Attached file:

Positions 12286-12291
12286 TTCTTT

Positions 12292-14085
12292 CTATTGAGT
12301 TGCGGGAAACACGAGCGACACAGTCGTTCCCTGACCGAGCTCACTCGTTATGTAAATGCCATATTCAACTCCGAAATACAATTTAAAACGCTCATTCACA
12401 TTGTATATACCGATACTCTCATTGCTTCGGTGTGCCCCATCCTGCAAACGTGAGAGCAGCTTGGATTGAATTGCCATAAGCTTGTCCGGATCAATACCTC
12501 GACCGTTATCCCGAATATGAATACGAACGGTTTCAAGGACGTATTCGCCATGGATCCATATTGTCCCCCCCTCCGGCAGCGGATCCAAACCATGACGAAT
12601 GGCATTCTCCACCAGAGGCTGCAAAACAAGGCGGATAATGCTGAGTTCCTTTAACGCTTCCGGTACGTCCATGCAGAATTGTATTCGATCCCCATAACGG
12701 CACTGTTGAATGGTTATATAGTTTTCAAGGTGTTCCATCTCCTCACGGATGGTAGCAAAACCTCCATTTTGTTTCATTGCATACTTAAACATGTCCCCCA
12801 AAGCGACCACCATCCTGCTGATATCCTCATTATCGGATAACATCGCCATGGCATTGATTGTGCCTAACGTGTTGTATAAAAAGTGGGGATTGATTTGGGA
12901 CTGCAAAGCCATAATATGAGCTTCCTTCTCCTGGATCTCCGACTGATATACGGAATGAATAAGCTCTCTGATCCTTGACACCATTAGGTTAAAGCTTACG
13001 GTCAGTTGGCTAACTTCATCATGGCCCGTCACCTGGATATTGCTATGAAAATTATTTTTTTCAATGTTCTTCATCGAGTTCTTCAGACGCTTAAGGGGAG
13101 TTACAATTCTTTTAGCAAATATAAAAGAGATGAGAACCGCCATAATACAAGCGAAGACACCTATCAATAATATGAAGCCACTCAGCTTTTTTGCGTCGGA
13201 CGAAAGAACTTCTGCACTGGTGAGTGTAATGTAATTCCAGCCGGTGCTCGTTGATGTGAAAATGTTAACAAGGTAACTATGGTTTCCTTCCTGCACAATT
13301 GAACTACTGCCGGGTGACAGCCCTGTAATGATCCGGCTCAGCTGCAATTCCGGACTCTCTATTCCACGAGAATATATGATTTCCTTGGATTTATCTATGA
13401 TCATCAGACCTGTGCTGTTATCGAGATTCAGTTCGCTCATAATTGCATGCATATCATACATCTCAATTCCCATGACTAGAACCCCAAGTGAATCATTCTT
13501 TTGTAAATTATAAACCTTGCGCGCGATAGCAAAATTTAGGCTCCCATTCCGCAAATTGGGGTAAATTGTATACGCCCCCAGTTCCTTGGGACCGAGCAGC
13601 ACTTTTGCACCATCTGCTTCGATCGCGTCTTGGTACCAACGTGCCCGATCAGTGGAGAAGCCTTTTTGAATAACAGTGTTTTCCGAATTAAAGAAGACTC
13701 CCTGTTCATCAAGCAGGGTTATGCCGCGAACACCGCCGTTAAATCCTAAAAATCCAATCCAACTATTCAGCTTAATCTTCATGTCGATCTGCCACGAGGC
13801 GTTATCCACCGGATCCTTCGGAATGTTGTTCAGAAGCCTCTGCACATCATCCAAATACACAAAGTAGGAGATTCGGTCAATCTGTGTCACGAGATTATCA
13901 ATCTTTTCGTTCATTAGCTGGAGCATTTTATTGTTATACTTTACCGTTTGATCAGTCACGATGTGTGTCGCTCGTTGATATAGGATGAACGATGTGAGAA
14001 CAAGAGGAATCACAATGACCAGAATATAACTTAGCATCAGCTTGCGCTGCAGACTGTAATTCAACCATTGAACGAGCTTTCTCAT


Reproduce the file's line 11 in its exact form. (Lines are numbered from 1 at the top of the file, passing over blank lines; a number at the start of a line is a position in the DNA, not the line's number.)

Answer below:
12901 CTGCAAAGCCATAATATGAGCTTCCTTCTCCTGGATCTCCGACTGATATACGGAATGAATAAGCTCTCTGATCCTTGACACCATTAGGTTAAAGCTTACG